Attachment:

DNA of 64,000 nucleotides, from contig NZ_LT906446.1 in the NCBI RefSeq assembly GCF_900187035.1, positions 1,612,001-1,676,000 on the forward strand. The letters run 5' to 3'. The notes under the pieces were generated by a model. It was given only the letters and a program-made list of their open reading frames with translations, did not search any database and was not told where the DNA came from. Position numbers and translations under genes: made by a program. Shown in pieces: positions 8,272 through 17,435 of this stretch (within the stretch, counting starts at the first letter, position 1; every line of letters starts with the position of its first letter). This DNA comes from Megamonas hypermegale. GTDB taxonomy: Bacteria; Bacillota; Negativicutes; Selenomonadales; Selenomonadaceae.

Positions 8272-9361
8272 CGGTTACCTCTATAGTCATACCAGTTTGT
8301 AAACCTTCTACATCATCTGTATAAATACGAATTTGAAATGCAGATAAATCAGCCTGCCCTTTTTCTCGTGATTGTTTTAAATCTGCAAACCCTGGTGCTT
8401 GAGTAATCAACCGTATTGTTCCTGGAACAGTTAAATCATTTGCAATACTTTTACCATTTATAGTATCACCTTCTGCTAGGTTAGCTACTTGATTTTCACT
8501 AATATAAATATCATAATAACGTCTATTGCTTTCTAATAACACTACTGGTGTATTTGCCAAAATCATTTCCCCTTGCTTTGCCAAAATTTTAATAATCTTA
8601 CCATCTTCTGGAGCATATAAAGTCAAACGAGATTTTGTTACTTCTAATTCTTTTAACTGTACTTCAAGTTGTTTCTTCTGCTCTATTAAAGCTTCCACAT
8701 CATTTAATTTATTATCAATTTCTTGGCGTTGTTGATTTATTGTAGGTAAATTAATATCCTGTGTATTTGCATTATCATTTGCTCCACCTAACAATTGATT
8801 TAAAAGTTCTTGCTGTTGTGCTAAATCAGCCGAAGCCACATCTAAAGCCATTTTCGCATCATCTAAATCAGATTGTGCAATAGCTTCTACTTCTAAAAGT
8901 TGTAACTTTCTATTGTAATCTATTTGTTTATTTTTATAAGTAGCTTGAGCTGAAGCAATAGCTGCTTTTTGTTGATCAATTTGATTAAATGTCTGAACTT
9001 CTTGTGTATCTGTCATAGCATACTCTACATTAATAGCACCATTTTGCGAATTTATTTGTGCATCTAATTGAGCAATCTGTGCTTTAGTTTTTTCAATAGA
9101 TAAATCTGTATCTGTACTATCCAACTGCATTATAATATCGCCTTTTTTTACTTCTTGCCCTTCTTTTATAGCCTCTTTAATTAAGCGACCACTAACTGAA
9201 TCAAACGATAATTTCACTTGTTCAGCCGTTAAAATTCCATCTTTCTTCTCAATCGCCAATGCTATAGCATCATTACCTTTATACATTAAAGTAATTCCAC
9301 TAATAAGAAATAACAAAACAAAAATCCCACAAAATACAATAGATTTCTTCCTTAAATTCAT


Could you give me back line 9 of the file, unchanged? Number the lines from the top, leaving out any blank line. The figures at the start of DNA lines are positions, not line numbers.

8801 TAAAAGTTCTTGCTGTTGTGCTAAATCAGCCGAAGCCACATCTAAAGCCATTTTCGCATCATCTAAATCAGATTGTGCAATAGCTTCTACTTCTAAAAGT